The mental-health crisis needs action not words
In lockdown Britain, the prospects for those with serious mental-health issues are bleak.
After decades of successive governments pursuing care in the community, many of those with long-term mental-health problems now live in squalor in bedsits, some are homeless and many end up in the criminal-justice system.
Towards the end of New Labour’s time in government, a greater level of responsibility for the care of psychiatric patients was passed on to the primary-care sector and, in particular, GPs. In the process, mental-health patients lost the support of community psychiatric nurses (CPNs) and social workers. Day hospitals and occupational health centres – which provided respite, therapy and skills – were closed. Many experienced CPNs and registered mental-health nurses took early retirement, were made redundant or left the system altogether.
GPs are ill equipped to deal with the complex needs of psychiatric patients and charities have been left to take up the slack. However, charity staff do not have the specialist knowledge and skills of trained mental-health staff. CPNs and day-hospital staff would be able to spot problems in community care quickly and then act and support the person affected. This is no longer the case. For instance, some patients in the community are now preyed on by local drug dealers eager for a slice of their benefit money, adding drug issues to the list of their problems.
Launched in 2008, the Improving Access to Psychological Therapies programme, known as IATP, tried to fill the gap in mental-health provision through a mass roll-out of cognitive behavioural therapy (CBT).
But IAPT has not proven very effective. As one report puts it, ‘many people with more complex mental-health needs either do not “recover” through contact with IAPT services or are excluded from them altogether’. This has become a problem for those patients discharged from hospital, because they need far more support than that offered by IAPT.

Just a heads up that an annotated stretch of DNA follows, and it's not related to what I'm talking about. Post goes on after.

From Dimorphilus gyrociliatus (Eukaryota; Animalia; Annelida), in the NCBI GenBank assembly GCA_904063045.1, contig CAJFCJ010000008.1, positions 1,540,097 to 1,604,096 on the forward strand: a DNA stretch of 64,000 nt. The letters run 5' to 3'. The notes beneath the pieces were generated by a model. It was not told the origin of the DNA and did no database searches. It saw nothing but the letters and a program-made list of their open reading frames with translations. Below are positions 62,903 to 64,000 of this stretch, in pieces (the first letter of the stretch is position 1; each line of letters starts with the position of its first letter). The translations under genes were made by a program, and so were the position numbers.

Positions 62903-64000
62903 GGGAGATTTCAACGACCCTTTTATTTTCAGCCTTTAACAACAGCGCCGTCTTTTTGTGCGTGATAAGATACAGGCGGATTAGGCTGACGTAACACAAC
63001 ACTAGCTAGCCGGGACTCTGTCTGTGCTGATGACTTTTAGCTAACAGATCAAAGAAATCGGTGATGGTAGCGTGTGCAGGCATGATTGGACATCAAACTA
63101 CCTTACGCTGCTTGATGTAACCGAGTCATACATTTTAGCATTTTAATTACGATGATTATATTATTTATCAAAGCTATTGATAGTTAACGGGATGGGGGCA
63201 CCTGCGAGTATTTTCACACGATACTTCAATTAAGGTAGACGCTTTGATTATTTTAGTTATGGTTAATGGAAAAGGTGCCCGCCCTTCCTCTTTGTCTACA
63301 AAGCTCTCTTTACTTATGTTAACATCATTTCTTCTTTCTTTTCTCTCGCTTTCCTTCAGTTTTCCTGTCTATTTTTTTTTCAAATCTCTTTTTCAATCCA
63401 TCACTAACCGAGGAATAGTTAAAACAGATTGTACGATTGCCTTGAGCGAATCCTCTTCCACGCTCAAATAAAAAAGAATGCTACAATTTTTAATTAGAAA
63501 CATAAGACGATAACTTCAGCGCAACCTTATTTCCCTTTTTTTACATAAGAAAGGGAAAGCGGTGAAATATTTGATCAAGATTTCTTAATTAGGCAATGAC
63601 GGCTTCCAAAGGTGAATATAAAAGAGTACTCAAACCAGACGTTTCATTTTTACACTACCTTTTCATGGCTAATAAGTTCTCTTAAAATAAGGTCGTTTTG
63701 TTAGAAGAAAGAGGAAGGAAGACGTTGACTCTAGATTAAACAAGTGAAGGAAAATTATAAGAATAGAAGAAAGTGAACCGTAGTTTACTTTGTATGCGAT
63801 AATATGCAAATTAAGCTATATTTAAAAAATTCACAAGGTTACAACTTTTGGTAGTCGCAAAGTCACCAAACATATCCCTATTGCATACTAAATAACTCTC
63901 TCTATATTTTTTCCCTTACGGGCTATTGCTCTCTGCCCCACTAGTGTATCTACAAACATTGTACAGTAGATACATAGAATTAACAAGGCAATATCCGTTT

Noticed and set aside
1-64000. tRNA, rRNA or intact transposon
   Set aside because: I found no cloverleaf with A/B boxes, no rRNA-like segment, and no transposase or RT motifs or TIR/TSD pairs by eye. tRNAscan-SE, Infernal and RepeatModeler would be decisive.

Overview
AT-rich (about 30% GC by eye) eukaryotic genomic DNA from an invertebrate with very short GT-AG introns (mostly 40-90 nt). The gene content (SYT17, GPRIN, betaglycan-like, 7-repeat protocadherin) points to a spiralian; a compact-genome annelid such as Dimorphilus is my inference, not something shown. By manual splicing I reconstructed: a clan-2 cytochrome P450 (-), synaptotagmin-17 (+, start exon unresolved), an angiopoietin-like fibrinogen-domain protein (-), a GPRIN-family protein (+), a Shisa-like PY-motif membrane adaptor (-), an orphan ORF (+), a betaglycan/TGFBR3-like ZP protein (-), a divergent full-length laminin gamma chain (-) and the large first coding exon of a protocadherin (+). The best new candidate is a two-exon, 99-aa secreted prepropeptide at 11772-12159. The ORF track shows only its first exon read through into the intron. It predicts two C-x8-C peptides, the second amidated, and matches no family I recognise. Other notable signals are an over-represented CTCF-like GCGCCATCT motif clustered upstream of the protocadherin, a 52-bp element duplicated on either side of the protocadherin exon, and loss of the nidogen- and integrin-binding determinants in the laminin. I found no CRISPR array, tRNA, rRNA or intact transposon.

It is not always easy to determine the statistics on mental illness in the UK. Charities will often cite figures stating that one in four people will experience a mental-health issue each year, or that one in six report a mental-health problem in any given week. But severe mental-health issues, such as schizophrenia, are estimated to affect one in 100 people. These are the people that need urgent help.
According to official figures, between 2009 and 2018 the number of hospital beds for people with acute mental-health conditions fell by 30 per cent. During the same period, the number of nurses working in mental-healthcare fell by 7,000 and the number of doctors specialising in psychiatry fell by 500. Many people in a moment of crisis have been sent to hospitals hundreds of miles from home.
Given the decline in mental-health provision, it is not surprising that it is often the police who attend crisis situations. People have been coaxed away from bridges only to spend a night in a cell. Sadly, several have died from police restraint techniques. According to a report from the independent office for police conduct, there were 18 deaths in police custody during 2018-19, and mental-health incidents related to drink and drugs were cited as common factors. The National Audit Office reports (for 2017) that there may be nearly 8,000 mentally ill inmates in UK prisons, some on indeterminate sentences.
The government’s response to Covid has led many to predict an escalation in mental-health issues. And no wonder. Lockdowns are causing job losses and financial hardship, and the focus on Covid has meant other conditions are not being treated, including mental illness. There needs to be an urgent debate about how we deal with the impact of Covid on mental health, what resources are needed and how they are targeted.
Raising awareness with ‘mental-health days’ and initiatives such as Time to Talk is all very well. But these campaigns will not address the problems faced by the mentally ill and those who work and care for them.
Linda Payne is a former nurse and voluntary worker.
Picture by: Getty.
To enquire about republishing spiked’s content, a right to reply or to request a correction, please contact the managing editor, Viv Regan.